“Shall we begin?” Namjoon’s finger hovers over the button on the recorder. The only story it will record, and in turn the one Namjoon is sure will be his most interesting work to date. 

The subject nods. His finger exerts the force needed to start the machine up. 

“Please introduce yourself.”

A clearing of a throat.

“My name is Min Yoongi. Ivy league graduate,” He counts it on each finger, “The Silverfish Company’s art director,” nostalgia clouds his face, “husband,” a chilling grin paints his lips, “and a killer.”

The story begins not with the man whose death transpired on Yoongi's hands. No, it begins with the one who he should have killed. 

Jeon Jeongguk.

The new member of his theater group is a fresh face with a talent rivaling the greats. He hears over the phone from Silverfish’s most prolific investor how Jeon Jeongguk is the son of a family friend. Jung Hoseok tells him about how Jeongguk is studying in Yoongi’s alma mater, and that he has decided to take a gap year. 

Yoongi disliked him through the phone conversation alone. He gets sent a photo of a boy, Yoongi refuses to acknowledge him as more than a kid, with a muscled build and black hair with the tips dyed blue. The day Jeongguk gets introduced to the rest of the actors, Yoongi was running late, a business meeting on the other end of town taking his time two hours more than the allotment he gave it.

Seokjin meets Jeongguk before he does. He didn’t know it then, but he knew it now. 

Ten minutes into introductions, extended hands being shook and names exchanged, Seokjin falls in love with the boy younger than him by at least five years. 

Fourteen minutes into introductions, Jeongguk and Seokjin meet backstage, conversation flowing freely between them in the most cliche of places: the water cooler situated nearby the toilets.

Seventeen minutes into meeting Seokjin, Jeongguk tells the actor, “You are the loveliest person I have ever met, Seokjin-sshi.”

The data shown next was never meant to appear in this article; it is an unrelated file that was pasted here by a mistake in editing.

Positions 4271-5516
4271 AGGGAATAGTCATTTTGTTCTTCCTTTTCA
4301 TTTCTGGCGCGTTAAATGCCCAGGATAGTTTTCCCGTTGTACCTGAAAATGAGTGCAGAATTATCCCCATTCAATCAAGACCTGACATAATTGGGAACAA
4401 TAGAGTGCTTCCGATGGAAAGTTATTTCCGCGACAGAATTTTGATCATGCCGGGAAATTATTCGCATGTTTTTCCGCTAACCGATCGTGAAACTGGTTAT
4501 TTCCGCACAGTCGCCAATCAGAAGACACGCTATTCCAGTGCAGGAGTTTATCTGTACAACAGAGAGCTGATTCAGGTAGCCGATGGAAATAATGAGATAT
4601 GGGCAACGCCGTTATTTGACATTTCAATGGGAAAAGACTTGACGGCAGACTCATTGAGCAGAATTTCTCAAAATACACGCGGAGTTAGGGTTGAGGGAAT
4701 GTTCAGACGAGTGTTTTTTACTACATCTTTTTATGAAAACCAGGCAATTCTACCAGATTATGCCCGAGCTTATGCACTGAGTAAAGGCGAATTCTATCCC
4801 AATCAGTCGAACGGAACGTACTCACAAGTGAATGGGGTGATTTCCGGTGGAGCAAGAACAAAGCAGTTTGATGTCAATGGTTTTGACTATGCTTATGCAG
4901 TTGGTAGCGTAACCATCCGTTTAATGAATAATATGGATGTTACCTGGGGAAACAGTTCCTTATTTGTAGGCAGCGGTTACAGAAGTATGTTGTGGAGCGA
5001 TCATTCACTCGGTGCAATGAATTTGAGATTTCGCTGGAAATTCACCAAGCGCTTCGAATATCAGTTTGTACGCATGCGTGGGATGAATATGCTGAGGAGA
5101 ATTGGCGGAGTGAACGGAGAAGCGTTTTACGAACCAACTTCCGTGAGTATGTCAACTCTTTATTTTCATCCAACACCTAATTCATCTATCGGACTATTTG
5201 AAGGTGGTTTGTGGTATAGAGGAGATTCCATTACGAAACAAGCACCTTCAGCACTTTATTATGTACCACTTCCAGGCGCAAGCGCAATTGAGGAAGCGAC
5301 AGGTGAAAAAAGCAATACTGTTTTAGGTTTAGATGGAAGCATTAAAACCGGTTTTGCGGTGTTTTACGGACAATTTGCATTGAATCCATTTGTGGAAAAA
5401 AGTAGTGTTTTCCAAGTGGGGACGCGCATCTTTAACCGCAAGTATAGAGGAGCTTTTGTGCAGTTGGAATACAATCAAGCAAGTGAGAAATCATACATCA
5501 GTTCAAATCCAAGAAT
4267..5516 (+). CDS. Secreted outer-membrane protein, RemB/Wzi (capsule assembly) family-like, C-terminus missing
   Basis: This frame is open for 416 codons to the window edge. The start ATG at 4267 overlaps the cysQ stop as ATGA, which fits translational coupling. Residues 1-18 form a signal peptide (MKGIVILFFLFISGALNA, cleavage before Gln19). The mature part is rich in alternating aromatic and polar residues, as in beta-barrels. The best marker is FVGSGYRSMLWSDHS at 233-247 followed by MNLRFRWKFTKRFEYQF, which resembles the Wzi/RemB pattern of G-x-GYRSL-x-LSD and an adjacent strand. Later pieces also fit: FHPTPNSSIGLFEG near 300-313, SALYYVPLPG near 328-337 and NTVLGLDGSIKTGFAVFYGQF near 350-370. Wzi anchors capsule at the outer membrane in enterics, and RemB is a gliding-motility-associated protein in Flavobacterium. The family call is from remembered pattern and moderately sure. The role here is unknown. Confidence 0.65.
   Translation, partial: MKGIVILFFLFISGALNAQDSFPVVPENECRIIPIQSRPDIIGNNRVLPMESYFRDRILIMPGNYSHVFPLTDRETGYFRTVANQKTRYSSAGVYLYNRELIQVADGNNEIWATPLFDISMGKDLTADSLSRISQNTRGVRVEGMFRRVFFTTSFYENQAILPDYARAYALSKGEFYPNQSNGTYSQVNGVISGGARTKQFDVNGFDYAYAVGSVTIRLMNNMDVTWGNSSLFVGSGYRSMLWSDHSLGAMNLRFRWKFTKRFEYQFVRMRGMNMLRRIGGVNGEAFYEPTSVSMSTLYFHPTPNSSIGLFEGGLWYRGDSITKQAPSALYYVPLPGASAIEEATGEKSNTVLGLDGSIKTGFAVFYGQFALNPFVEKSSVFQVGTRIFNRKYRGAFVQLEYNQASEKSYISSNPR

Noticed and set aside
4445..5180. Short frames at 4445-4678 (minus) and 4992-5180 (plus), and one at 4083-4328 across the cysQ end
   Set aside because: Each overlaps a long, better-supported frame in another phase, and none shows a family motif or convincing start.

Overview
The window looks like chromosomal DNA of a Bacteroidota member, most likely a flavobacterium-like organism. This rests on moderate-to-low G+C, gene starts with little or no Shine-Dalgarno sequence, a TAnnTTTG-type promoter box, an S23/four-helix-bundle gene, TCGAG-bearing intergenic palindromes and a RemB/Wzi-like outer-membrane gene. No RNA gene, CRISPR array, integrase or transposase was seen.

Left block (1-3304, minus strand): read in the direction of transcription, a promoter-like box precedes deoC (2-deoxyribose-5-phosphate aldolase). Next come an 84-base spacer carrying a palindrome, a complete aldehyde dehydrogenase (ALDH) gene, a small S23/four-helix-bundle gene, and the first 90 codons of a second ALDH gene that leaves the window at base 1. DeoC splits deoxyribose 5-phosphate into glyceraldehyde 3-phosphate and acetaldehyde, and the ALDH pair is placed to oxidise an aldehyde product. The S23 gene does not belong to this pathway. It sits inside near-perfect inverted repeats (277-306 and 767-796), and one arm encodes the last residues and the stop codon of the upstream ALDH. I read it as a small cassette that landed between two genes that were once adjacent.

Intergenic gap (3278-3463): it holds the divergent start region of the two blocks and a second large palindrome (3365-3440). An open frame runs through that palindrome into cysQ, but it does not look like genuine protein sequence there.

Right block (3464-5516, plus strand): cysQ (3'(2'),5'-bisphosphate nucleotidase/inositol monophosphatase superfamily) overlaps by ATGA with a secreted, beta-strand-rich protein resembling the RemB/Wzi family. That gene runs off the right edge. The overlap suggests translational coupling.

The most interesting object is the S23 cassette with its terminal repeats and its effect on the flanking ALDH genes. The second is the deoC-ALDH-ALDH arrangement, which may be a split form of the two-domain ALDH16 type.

Twenty minutes was all it took for Yoongi’s husband of six years to be on his knees in front of Jeon Jeongguk in a bathroom stall, hands on the other’s thighs while Jeongguk’s fingers grip Seokjin’s blonde hair. 

They must have been quick about it. After all, Yoongi knows how good Seokjin is with his mouth. He should have been suspicious from the get go when he arrives in the theater. He recalls Seokjin clinging to his side, breath cool and minty against his cheek, while Jeon Jeongguk introduces himself with a polite smile. He should have known that something was up when he thought the new hire was smirking at him and Seokjin while they walk in the parking lot, when Yoongi accepts an out of the blue kiss on the mouth from his husband. 

Yoongi should have killed him right then and there. 

The talent their new hire has is astounding. The first production he feature in brings the biggest money into Silverfish’s pockets. The pouring of five star ratings would not stop, and with it, the opportunities. New sponsors, new investors, and headlines. Jeon Jeongguk becomes the shining gem of the company. 

Yoongi liked him during these times. He would pat Jeongguk on the back in congratulations, and ask him to join him and Seokjin for dinner from time to time. Jeongguk was always eager about those invitations. Seokjin would always make up an excuse to push the date back.

The suspicion rises on a weekend afternoon. 

The glow of the sun shines on Yoongi and Seokjin’s naked bodies, twisting together on white sheets.

Seokjin pulls out from him to crash down on the bed. Instantly he says, “Come on, do me too.” 

It surprises him. Seokjin usually likes taking the lead, whether it be by fucking him or fucking himself on Yoongi’s cock. This pliant and writhing form is a rare sight. Yoongi complies, parting the long legs aside and laying on his stomach. As he fucks Seokjin with his tongue, the moans his husband produce makes him hard in no time. Seokjin is so sensual lately, more confident with his body and willing to be taken apart.